WASHINGTON BUREAU — Senate Finance Committee leaders have confirmed that 6 members are making progress toward drafting bipartisan health reform legislation that the insurance industry could support.
But committee leaders say no deal is about to come out.
“While progress has been made in recent days, neither an accord nor an announcement is imminent,” Sen. Max Baucus, D-Mont., chairman of the Finance Committee, and Sen. Charles Grassley, R-Iowa, the highest-ranking Republican member of the panel, said in a statement.
“Significant policy issues remain to be discussed among the members, and any one of these issues could preclude bipartisan agreement,” Baucus and Grassley said. “Members are continuing their methodical work this morning.”
The bipartisan version of the legislation would include incentives for employers to provide health insurance coverage for their workers rather than impose a more drastic mandate.
The Senate Finance bill also would mandate the creation of health insurance “cooperatives” modeled after rural electricity providers rather than creating the so-called “public option” health plan. Creation of a new public health plan program is strongly opposed by both health underwriters and agents.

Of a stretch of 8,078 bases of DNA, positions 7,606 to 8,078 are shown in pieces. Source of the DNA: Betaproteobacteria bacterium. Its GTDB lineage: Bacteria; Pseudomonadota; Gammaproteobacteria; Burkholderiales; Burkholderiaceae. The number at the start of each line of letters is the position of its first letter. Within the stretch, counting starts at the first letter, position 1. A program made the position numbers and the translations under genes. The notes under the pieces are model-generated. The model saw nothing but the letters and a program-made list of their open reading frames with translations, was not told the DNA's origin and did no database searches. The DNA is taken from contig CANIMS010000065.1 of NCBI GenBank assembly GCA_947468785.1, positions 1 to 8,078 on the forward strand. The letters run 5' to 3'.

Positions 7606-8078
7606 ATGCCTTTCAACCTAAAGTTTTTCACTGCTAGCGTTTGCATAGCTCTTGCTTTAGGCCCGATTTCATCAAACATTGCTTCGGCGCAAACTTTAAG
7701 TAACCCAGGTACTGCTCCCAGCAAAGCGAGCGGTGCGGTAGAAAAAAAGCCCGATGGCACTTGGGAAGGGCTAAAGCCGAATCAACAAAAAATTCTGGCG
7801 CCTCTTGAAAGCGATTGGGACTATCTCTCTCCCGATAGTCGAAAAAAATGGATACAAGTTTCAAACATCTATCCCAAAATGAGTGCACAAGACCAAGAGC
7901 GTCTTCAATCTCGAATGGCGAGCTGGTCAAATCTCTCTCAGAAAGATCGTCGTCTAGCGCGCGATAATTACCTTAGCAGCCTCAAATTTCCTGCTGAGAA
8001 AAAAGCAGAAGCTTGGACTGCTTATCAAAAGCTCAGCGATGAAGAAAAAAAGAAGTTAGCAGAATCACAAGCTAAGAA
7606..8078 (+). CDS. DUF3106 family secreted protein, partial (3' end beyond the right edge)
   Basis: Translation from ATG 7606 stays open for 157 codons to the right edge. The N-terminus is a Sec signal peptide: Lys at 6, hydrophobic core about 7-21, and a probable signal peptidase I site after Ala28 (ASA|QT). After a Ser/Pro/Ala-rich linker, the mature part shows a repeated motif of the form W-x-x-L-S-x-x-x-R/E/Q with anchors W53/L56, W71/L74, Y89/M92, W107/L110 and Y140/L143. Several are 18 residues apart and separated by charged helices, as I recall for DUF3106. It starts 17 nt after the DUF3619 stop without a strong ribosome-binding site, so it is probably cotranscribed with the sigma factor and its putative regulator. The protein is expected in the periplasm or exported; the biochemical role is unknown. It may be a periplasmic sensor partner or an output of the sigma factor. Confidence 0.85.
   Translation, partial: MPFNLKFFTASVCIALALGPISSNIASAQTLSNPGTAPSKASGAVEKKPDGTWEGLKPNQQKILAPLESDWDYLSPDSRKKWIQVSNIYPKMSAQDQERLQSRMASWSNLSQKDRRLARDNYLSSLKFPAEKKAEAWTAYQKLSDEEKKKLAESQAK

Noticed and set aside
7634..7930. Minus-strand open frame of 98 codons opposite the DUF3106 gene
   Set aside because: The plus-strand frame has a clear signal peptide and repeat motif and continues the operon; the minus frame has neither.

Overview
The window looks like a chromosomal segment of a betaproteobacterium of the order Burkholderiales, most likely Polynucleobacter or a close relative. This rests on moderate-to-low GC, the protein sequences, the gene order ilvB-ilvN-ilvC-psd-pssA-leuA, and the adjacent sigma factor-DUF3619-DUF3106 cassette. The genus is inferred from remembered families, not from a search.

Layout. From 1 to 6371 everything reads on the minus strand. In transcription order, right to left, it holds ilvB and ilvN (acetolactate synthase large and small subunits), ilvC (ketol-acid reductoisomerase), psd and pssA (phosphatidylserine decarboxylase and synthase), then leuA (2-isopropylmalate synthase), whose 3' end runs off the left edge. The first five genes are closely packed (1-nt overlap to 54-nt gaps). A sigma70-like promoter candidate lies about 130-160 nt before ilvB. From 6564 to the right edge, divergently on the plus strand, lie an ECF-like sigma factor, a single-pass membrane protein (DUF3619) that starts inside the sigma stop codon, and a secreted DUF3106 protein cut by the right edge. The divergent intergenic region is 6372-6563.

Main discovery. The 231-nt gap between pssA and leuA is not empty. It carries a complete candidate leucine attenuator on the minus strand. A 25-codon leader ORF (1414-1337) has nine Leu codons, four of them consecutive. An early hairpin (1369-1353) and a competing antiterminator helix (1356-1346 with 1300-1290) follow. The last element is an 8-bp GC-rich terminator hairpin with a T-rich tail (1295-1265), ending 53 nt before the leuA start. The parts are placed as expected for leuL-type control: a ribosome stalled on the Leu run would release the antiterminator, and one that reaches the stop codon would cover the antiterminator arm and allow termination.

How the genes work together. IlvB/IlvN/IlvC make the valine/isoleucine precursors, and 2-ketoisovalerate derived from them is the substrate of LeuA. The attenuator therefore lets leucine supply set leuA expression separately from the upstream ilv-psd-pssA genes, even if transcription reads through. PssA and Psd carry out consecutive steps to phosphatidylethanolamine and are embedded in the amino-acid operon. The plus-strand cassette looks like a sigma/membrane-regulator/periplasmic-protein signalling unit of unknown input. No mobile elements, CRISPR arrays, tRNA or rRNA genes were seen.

Baucus emerged from a meeting with the 6 members of his committee who are working on the bipartisan bill and told reporters that he had received a preliminary report from the Congressional Budget Office.
He said that, based on a draft of the health reform bill that lawmakers are currently negotiating, the CBO estimates the cost of the bill to be less than $900 billion over 10 years.
The bill would provide coverage for 95% of all Americans by 2015 and is fully offset, Baucus said.
“In fact, according to the preliminary CBO report, the bill would actually reduce the federal deficit in the 10th year by several billion dollars,” he said. “In addition, employer-sponsored coverage increases throughout the life of the program. That is, there is no net crowd out.”
In his comments, Baucus warned that the current draft does not include resolution of several key issues. “Nevertheless, the report is encouraging,” he said.
One provision contained in the proposed legislation is prompting criticism from America’s Health Insurance Plans, Washington.
This would be a proposed tax on insurance companies offering individual plans valued at more than a certain limit, estimated by AHIP to vary between $21,000 and $25,000, according to various reports.
Insurers would have to pay an excise tax on such policies, and the cost would likely be passed on to employers. While the structure isn’t clear, the tax would likely fall on the portion of any policy exceeding the mandated limit.
Robert Zirkelbach, an AHIP spokesman, says taxing insurers “is the wrong approach at the wrong time. New taxes on health care coverage will make coverage less affordable.”